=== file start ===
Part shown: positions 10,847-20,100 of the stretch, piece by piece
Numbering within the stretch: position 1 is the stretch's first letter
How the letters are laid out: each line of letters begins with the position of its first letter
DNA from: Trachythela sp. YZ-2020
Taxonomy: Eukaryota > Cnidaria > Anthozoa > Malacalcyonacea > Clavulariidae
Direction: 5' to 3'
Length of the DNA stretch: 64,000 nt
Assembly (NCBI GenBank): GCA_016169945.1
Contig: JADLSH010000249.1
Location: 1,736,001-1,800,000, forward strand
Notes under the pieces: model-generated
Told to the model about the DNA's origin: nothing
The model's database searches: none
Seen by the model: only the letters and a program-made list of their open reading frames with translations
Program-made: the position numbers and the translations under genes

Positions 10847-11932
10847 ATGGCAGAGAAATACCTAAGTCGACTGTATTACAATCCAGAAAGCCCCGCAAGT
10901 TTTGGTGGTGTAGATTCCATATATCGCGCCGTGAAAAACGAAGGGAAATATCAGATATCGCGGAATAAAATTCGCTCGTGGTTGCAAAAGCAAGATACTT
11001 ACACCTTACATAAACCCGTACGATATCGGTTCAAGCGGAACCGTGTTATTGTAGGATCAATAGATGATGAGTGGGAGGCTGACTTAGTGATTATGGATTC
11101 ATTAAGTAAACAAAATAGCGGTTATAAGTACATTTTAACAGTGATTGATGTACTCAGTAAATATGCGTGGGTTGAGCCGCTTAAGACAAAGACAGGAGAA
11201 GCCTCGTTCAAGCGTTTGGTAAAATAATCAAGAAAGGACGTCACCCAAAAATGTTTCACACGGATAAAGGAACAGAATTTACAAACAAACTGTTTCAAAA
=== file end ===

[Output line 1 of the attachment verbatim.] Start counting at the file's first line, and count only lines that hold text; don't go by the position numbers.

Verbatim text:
Part shown: positions 10,847-20,100 of the stretch, piece by piece